During his 19th-century ministry, Cardinal Newman certainly understood the pressures on Catholics who were outside the religious mainstream of their broader culture.
It’s a good bet many of our readers who attended public high schools or colleges were members of the Newman Clubs, the campus groups for Catholic students that flourished for a long time in the years following World War II.
It’s also a good bet that many Newman Club members had little or no idea who “Newman” was and why a Catholic students’ group would have that name.
Come Sunday, Oct. 13, though, Cardinal John Henry Newman, the 19th century British theologian and intellectual who’s the namesake of the Newman clubs, will be celebrated by the Catholic world when Pope Francis canonizes him in a ceremony at the Vatican.
And we’re glad to see that many of the college- and-university Newman clubs still operating under that name, along with others that have become more multi-purpose Catholic student centers, will be celebrating Cardinal Newman’s influence on Catholic ministry in non-sectarian colleges and high schools.
A convert to Catholicism from the Church of England, Cardinal Newman, who died in 1890, made it a mainstay of his ministry to see that Catholic students in public and other non-Catholic universities have a gathering place to support and encourage one another in their faith.
It is in these schools, of course, that most of our Catholic students are educated and formed as adults, and in a time of increasing secularization of society a thriving campus ministry can go a long way toward keeping young people grounded in the mission and teachings of the Church.
During his 19th-century ministry, Cardinal Newman certainly understood the pressures on Catholics who were outside the religious mainstream of their broader culture. It was some three centuries after the tumultuous reign of King Henry VIII, who separated the Church of England from papal authority, but suspicions and tensions remained between Britain’s majority Protestant population and its Catholics.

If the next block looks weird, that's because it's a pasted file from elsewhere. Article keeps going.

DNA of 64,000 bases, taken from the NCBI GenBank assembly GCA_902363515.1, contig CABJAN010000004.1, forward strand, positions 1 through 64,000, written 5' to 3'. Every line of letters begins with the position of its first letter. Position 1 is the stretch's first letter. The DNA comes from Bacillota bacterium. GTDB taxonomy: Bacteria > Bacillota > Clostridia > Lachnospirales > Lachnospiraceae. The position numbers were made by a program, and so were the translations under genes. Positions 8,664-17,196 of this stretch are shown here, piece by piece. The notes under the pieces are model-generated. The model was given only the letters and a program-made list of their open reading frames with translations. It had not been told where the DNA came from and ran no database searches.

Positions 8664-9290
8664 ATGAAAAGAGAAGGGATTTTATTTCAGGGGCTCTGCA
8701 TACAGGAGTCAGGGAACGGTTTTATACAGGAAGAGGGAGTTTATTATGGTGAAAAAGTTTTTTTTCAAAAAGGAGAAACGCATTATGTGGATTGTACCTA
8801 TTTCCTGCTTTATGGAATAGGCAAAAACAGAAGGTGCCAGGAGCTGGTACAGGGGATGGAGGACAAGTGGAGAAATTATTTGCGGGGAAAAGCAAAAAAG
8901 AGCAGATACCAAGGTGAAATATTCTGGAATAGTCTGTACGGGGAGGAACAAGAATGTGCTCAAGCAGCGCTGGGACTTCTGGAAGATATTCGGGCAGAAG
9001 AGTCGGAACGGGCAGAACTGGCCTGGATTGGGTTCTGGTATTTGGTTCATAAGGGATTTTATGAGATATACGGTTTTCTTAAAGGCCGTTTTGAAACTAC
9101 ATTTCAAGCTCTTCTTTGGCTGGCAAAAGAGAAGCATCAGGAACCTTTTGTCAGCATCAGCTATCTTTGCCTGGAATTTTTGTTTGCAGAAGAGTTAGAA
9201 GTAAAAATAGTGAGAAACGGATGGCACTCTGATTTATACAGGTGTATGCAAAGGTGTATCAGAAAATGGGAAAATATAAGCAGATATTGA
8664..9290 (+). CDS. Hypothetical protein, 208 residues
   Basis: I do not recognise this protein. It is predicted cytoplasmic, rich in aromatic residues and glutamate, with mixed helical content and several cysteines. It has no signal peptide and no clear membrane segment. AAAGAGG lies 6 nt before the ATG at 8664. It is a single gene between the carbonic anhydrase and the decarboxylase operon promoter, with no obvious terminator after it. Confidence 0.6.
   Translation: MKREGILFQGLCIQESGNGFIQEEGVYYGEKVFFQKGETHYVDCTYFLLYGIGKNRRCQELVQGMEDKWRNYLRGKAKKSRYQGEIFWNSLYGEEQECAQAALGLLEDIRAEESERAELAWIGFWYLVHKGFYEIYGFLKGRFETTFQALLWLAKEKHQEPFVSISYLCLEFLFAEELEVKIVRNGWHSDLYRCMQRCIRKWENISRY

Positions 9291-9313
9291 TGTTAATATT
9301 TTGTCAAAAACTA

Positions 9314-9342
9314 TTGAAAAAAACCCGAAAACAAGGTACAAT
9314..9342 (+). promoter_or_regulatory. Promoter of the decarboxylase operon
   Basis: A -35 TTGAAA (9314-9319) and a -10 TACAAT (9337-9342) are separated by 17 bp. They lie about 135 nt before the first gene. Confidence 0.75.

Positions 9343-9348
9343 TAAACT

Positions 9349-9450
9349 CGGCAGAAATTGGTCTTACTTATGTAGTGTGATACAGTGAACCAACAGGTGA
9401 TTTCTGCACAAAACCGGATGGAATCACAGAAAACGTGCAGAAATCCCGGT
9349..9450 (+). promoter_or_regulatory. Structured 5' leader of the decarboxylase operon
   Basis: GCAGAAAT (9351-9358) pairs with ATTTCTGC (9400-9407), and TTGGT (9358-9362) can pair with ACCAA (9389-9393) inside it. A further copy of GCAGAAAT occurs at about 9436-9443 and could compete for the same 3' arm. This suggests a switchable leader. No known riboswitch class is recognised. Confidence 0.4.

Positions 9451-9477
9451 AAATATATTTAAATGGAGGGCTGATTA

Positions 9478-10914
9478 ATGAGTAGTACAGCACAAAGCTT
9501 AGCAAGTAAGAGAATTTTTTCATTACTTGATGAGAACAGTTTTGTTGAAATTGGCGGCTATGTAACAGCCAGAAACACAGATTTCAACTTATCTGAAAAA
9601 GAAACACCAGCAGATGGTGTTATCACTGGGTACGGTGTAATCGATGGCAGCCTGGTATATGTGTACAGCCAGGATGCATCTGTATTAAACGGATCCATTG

Barbara McCrabb, assistant director for higher education at the Secretariat of Catholic Education of the U.S. Conference of Catholic Bishops, said Cardinal Newman’s canonization is an “opportunity for campus ministry to reclaim some of its roots” by reintroducing the saint she described as a Renaissance man, with concern for prayer, immigrants and the poor, to today’s college students.
“All of what Cardinal Newman was talking about and hoping for has resonance today,” she said.
We agree with her hope that campus ministry can “reclaim and rekindle its intellectual past” in telling the story of the new saint, who embraced the link between faith and reason and wanted laypeople to have a clear understanding of their faith that they could explain to others.
During Cardinal Newman’s beatification ceremony in 2010, Pope Benedict XVI said he “sought to achieve an educational environment in which intellectual training, moral discipline and religious commitment would come together.”
He noted Cardinal Newman’s appeal for “an intelligent, well-instructed laity,” asking, “What better goal could teachers of religion set themselves?”
We can’t think of a better one. And we pray that the Catholic spiritual and intellectual traditions are strengthened in our institutes of higher education and in society in general with the elevation of Blessed John Henry Newman to the communion of saints.